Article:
Elaine Pagels is a professor of religion at Princeton University known for her bestselling writing on the gnostic gospels, secret ancient texts considered heretical and omitted from what is now the New Testament. These eliminated texts contain many voices (Jewish, Christian, Egyptian and Greek) speaking about the early Christian movement. An example from the gospel of Thomas quotes Jesus as saying, “If you bring forth what is within you, what you bring forth will save you; if you do not bring forth what is within you, what you do not bring forth will destroy you.” Pagels has long contemplated the meaning of these and other texts.
In her latest book, “Why Religion? A Personal Story,” Pagels ponders the relevance of religion. Her husband Heinz, a theoretical physicist and the executive director of the New York Academy of Sciences, agreed there are metaphysical questions that no other discipline can answer. But still Pagels wants to know, why does religion persist? With all we know centuries later, with the mass of scientific revelation, what do we want from religion?
She begins to answer this question in a time of intense personal struggle. Pagels’s life was shattered when her 6-year-old son Mark died from a disease stemming from a serious heart problem. She and Heinz shared the experience in a way that seemed to tighten their bonds. They neither denied their grief nor were being consumed by it. They refocused their energy toward raising two adopted children and returning with hope to their beloved summers in Colorado.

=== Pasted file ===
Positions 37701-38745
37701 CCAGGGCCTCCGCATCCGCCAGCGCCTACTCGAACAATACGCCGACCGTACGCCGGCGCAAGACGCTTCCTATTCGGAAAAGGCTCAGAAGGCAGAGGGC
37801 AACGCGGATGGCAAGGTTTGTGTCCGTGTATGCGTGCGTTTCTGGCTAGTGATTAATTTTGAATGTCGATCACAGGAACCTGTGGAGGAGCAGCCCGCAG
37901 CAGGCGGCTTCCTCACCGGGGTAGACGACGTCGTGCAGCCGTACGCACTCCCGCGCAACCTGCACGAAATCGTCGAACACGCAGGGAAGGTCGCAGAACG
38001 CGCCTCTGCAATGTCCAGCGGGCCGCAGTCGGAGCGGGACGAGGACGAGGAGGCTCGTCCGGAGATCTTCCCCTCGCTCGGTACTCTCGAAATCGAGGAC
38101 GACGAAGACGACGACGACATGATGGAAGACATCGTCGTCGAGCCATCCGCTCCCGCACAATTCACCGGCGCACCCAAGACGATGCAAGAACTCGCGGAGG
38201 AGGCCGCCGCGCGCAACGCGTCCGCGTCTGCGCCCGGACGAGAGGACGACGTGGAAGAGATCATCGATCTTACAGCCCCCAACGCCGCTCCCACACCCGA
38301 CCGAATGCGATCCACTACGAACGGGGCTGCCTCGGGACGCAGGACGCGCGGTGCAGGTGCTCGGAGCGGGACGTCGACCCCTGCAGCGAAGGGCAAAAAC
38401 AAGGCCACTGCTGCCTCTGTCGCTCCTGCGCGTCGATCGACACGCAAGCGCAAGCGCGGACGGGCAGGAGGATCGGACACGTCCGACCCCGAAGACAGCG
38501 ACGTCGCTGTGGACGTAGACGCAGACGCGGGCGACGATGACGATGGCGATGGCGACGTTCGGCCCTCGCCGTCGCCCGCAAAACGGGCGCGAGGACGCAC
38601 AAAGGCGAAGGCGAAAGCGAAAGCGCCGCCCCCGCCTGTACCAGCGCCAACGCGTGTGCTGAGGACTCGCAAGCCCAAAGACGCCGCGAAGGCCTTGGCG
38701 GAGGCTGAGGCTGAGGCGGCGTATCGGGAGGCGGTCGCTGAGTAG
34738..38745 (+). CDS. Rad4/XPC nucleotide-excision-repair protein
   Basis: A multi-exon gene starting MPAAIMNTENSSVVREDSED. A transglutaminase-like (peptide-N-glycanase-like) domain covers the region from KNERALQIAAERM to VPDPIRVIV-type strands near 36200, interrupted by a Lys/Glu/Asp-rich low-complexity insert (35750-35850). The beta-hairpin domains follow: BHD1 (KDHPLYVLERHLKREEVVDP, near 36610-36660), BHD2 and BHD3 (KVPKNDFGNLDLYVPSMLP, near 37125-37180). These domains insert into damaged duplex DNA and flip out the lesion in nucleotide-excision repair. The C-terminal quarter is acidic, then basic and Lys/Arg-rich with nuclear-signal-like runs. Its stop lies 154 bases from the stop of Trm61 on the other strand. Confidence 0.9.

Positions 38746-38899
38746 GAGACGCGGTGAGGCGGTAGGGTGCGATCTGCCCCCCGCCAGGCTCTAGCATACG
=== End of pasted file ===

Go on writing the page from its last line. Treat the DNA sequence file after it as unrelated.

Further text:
The next year, Heinz died in a mountain-climbing accident. Pagels endured extreme emotional turmoil – guilt, anger, grief. Seeking a way through, she turned to the Trappist monks of Snowmass Monastery. There, with Father Keating and Father Joseph, she experienced the supportive silence of communal meditation and released the neverending tape she had been playing in her head, an imagined image of Heinz’s fall to his death.
She also turned to devoted friends and explored ritual, yoga, art, music and poetry. She continued to study religion and the stories that influence our response to death. Genesis says we die because of sin, that we are guilty. Pagels realized the psychological power of this story and became aware that her feelings of guilt were an unconscious (and relieving) substitute for the alternative feeling of helplessness.
She contemplates how most religious traditions struggle with the existence and meaning of suffering. Pagels herself gravitates toward a concept of suffering, not as a state that teaches you a spiritual lesson, but a place from which there is potential to connect more deeply with others. She acknowledges that it is suffering that most fully demonstrates that deepest connection.
In a recent interview with Terry Gross, Pagels shares another guiding concept that “people can recover from things that seem impossible to recover from … to find a way to live with hope and joy and courage.”
We live in a world that repeatedly asks us to make sense of pain and loss, to heal and recover and move on. “Why Religion?” should ring bells for anyone seeking meaning within that suffering.